In 2006, the musical artist Prince (full name Prince Rogers Nelson) released a new album titled 3121. He also designed a 3121 eau de parfum to be launched by the Revelations Perfume and Cosmetics company. As part of the agreement between Prince and Revelations, Prince agreed to use his name, likeness, and new album to help market the perfume.
In November of 2008, Revelations filed suit against Prince in the New York State Supreme Court in Manhattan alleging breach of contract. Specifically, the perfume company claimed that the singer's agreement to promote the perfume was fraudulent and that he therefore fraudulently induced the company into the contract. According to testimony, Revelations based its decision to design and create the 3121 perfume on the representations and promises of Prince to promote the product. An expert also testified regarding the importance of a celebrity's promotion of their own perfume for the perfume's success.
Prince's Breach of Contract
Prince first refused to give any interviews at the perfume's launch party and also refused to provide any photographs for new releases or marketing materials. He continued to send mixed messages regarding his willingness to promote the perfume as the product was developed. His agents consistently assured Revelations of Prince's commitment to promoting the perfume. However, in January of 2007, the singer stated he did not want his name anywhere on the box or the product itself. Prince had promised to promote the fragrance on both the Oprah Winfrey Show and throughout the course of his 3121 concert tour. However, he never appeared on Oprah and he ultimately canceled his tour. Based on the constant assurances that Prince would cooperate, Revelations continued to develop the fragrance and never stopped trying to get Prince involved in the product's sales effort.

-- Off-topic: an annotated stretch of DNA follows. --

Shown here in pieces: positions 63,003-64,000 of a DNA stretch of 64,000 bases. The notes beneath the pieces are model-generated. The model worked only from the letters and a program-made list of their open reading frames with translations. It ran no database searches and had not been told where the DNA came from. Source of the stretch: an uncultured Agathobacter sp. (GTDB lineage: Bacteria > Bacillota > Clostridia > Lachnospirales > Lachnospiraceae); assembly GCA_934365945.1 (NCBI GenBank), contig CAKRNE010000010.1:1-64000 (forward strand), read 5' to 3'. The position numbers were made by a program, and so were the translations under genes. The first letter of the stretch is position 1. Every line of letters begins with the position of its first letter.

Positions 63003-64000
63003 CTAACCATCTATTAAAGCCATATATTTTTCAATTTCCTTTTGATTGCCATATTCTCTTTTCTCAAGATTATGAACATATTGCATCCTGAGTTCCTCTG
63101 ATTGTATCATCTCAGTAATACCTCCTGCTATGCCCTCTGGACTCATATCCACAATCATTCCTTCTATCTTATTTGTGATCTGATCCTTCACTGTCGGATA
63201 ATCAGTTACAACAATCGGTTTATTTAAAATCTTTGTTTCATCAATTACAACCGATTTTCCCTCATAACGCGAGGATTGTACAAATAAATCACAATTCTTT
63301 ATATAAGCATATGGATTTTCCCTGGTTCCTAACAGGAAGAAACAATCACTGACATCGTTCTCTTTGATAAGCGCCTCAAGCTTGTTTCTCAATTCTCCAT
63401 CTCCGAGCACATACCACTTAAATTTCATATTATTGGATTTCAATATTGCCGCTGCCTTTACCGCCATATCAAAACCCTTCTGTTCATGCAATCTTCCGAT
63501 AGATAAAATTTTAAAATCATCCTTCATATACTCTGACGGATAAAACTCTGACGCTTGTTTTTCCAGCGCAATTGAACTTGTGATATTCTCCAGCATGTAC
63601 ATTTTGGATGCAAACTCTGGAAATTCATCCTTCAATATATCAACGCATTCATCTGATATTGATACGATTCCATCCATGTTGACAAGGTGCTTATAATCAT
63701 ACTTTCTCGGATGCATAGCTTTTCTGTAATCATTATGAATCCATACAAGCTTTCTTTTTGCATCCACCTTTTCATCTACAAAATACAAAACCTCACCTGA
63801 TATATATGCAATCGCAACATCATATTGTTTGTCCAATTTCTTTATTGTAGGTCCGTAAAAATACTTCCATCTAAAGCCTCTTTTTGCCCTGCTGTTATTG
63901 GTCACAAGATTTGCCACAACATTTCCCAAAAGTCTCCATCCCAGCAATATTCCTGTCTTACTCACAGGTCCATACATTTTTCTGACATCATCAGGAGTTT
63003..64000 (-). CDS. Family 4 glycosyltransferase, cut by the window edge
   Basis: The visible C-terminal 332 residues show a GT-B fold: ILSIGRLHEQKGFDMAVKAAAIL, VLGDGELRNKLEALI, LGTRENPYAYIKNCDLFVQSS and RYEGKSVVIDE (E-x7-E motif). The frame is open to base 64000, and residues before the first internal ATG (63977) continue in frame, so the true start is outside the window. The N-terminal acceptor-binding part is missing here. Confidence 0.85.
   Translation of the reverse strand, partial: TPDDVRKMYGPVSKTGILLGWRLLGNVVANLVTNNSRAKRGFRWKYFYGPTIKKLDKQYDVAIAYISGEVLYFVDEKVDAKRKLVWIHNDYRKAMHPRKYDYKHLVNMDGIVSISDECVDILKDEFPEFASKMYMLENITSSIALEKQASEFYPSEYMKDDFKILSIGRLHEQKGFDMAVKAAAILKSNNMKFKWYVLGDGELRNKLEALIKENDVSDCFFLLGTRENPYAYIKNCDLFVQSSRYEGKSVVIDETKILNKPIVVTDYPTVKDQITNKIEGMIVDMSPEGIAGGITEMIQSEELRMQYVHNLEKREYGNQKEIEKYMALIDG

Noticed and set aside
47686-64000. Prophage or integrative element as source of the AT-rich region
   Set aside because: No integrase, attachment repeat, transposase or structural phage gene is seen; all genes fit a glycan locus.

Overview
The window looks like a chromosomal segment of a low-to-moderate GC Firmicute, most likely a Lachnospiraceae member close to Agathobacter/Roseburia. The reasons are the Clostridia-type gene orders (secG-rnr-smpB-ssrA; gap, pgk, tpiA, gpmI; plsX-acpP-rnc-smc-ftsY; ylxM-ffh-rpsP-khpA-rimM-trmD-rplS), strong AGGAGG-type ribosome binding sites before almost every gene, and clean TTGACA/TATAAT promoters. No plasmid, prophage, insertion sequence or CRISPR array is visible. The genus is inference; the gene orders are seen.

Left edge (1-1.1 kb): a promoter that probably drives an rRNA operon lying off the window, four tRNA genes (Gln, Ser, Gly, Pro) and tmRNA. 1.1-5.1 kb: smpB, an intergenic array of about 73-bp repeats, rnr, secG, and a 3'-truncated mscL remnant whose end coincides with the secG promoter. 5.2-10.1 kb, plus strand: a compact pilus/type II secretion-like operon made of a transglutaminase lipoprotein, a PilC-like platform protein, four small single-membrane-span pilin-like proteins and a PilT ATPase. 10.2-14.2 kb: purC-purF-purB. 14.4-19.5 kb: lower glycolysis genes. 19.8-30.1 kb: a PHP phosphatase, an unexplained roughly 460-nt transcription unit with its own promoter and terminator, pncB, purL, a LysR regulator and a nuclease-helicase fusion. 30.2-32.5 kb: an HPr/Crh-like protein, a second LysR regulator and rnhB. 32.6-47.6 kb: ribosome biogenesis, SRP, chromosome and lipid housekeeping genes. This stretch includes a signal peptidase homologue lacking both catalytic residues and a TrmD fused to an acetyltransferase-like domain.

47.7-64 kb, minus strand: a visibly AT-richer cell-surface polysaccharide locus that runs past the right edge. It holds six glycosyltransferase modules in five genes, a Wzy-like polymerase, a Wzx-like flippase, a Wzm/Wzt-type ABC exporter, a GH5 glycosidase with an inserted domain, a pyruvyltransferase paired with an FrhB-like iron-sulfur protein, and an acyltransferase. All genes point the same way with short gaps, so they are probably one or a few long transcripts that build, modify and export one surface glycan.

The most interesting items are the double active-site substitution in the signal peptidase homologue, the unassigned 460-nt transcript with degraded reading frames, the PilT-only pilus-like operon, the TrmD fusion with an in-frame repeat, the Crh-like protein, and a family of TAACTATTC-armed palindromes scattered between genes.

Revelations sought out-of-pocket damages, lost profit damages, and punitive damages. On January 18, 2011, the New York court ordered that Prince pay $3,948,798 to the perfume company for out-of-pocket losses. The court denied any award of lost profit or punitive damages, finding that Prince did not act with malicious intent. Prince initially filed an appeal, however Bloomberg news reports that the parties settled out of court and have withdrawn the case. All parties declined to disclose the terms of the settlement agreement.
When thinking about major business contracts, people often only think of agreements between two different companies. However, companies often contract with individuals for various reasons. As demonstrated by the $3.95 million in damages initially awarded in the above discussed case, an individual has the power to cost a company large amounts of money if he or she breaches a contract. Contract litigation can take years (this case was filed in 2008 and decided in lower court in January 2011) and cost your company a lot of money if you do not prevail in the lawsuit.
Whether in trial or settlement proceedings, it is highly important that you have an experienced and dedicated business contracts attorney representing you to ensure you receive the damages you deserve. If you believe you have a contract dispute, do not hesitate to contac our office today.